Andrea Herron, Head of People for WebMD Health Services
Andrea Herron, Head of People for WebMD Health Services, on the Evolution of Employee Wellness
On a recent episode of Think Beyond Space | The PDX Workplace Insider Podcast, host Blake St. Onge sat down with Andrea Herron, Head of People, for WebMD Health Services. Blake and Andrea dove into how the pandemic has affected leaders in the Human Resources field, and how employers can take advantage of this unique time to implement programs that better take care of employees.
The Toll of the Pandemic on HR Leaders
With around 3,000 employees that work for WebMD Health Services, at the beginning of the pandemic Andrea’s team had to focus on the immediate needs of employees. It was urgent for Andrea’s team to come up with a plan and ensure employees had the right equipment to work remotely, all while facing an incredible amount of uncertainty
The pandemic has shown that being a leader in HR means so much more than just policy making, benefits administration, and hiring great talent. Andrea said, “We have to take care of the staff, but it also extends to the HR person and their family which a lot of times people don’t consider because it’s very outward-facing, it’s very ‘take care of everyone else’- which is of course what we do.”
Taking Care of Employees as Entire Individuals
Throughout the pandemic, Andrea has made sure the WebMD Health Services leadership team was focusing on flexibility, being empathic to each employee’s situation, and having respect and awareness of people’s mental health. “Whatever coping mechanisms, groups or places people had as outlets for their concerns of daily life, were gone in an instant. I firmly believe that we need to take care of people as entire individuals, and that can be really difficult especially if you are having your own hard time as a leader,” Andrea said in the episode.
Leading with that ethos of flexibility and empathy, Andrea asked her leadership team questions like, do we really care if people do their job 8 am-5 pm vs 3 pm-11 pm? How can we be flexible and still get the job done? How can we collaborate and what are we actually trying to achieve, because it is going to look different going forward.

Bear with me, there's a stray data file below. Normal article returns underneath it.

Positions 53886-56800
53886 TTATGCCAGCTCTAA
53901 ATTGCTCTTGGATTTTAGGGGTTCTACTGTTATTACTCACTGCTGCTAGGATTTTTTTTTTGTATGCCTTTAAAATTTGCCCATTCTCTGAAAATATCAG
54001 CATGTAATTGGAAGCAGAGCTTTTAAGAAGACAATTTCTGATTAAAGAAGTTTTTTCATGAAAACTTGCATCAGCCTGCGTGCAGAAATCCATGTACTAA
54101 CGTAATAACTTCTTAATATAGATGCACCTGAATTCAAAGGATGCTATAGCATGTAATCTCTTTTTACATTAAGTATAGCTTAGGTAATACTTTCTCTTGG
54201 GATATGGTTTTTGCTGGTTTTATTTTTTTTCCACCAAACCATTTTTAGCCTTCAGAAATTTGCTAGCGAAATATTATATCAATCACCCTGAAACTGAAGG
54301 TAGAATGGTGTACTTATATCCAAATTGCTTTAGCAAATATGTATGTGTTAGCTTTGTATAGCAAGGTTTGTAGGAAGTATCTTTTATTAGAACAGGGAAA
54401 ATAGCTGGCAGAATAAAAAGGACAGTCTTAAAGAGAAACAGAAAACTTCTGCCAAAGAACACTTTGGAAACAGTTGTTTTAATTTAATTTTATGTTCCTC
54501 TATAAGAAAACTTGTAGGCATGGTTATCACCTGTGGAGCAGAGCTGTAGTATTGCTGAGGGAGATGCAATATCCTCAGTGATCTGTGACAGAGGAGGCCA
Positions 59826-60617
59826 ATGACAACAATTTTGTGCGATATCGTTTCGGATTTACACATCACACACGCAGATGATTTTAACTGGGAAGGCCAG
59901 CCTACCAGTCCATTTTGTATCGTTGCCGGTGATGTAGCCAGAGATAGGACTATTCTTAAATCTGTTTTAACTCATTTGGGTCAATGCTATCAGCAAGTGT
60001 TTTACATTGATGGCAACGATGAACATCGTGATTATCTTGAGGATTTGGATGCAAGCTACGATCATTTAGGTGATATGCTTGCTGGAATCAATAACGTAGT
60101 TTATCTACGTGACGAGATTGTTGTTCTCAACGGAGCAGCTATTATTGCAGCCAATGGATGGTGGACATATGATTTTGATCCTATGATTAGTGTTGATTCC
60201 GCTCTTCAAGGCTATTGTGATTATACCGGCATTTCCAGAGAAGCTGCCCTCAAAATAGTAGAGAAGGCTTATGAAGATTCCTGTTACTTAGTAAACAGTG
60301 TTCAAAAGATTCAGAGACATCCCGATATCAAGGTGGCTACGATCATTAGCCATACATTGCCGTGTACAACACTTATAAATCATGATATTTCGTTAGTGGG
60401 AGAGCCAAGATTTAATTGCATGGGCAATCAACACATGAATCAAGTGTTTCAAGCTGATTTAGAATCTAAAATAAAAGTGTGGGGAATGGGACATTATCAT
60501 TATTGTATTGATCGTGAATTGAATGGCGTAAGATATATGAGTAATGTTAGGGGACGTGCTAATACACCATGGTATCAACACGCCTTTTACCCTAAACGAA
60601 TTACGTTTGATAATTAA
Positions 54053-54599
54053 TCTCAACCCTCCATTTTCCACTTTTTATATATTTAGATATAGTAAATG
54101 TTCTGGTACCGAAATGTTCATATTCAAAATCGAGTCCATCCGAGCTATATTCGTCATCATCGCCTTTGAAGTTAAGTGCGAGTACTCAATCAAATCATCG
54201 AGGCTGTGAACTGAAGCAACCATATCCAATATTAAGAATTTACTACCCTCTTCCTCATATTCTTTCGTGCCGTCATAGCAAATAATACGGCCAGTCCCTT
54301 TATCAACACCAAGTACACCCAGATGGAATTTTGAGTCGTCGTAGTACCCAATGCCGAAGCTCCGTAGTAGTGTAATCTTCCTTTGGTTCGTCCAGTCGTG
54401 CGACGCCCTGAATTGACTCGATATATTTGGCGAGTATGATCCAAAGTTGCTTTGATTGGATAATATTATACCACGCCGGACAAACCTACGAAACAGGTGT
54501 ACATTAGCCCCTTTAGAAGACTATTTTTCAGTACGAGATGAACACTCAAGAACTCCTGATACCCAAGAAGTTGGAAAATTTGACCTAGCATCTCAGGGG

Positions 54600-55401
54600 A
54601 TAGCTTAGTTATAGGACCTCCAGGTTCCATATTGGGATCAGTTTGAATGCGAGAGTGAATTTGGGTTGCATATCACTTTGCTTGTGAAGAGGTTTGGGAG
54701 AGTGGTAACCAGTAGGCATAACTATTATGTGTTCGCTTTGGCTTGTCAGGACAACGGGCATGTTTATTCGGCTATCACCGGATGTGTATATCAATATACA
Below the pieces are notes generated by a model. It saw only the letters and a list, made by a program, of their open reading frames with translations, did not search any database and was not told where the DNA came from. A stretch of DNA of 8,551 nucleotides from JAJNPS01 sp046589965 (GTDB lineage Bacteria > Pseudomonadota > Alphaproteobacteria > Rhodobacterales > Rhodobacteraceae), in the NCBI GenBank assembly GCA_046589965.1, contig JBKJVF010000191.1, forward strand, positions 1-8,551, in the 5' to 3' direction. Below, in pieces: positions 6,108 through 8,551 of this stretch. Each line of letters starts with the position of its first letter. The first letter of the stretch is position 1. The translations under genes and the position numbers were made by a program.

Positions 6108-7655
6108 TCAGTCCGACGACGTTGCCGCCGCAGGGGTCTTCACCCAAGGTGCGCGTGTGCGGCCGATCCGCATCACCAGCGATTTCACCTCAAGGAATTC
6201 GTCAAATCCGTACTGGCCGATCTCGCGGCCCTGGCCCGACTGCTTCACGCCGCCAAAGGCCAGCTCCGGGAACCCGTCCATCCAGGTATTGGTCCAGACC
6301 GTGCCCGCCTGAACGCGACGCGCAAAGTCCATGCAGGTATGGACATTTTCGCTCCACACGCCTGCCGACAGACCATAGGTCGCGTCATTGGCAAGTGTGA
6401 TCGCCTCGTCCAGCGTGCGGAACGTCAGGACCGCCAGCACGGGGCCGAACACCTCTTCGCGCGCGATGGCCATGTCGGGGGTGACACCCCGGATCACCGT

These questions coincided with WebMD Health Services finishing an acquisition that doubled their employee size the same week they had to close their office due to the pandemic. The company they acquired was predominantly remote already, and Andrea said, “as much as it was challenging for us to go remote, it was great timing because we were integrating this other group that was already remote and will forever be. Our company, and I think a lot of companies, probably leaped forward a decade in flexibility and willingness to have people work remote.” It wasn’t just the flexibility in terms of the way people work and the hours they work but also trying to keep some of that energy and connection so people feel they do not lose that as well. WebMD implemented Zoom sessions with health coaches, yoga teachers, and games like Zoom bingo during the middle of the day. Even with these, Andrea acknowledges there are challenges, “yes there is Zoom fatigue, but it is all we have. No longer can you just pop by and check in on someone for five minutes, but keeping eye contact (even virtually) is important to make time for.”
The Effects of Remote Work on Talent Acquisition
With the expansion of remote work, Andrea believes organizations will find it to become increasingly difficult to hire and retain staff for companies that do not implement flexible work options, “I have noticed in tech the last few years, Portlanders are getting poached from the (San Francisco) Bay and Seattle, and it has escalated the salary market in Portland for tech workers. I can see that expanding nationwide and getting more difficult to say ‘well geographically you have to be here and commute into a physical space’ because you are going to shrink your talent pool, and you’re probably going to have to pay more for it. Companies will have to make a value judgment and decide what they want their culture to be and live with the consequences of that.”
Evolving Expectations of Employers
The challenges and issues of this past year have brought to life the new expectations of employers. “The younger generations, and quite frankly a lot more of us, have completely different expectations of organizations now than in generations past. The workplaces in some ways have taken on characteristics of local communities,” Andrea noted.
There are many questions that employers have not had to answer before, such as where do you stand on social issues? What does your company stand for and where are you donating your money? How do organizations make sure workplaces are as diverse and equitable for everyone? Andrea believes that employers are just starting to understand these new expectations of employees.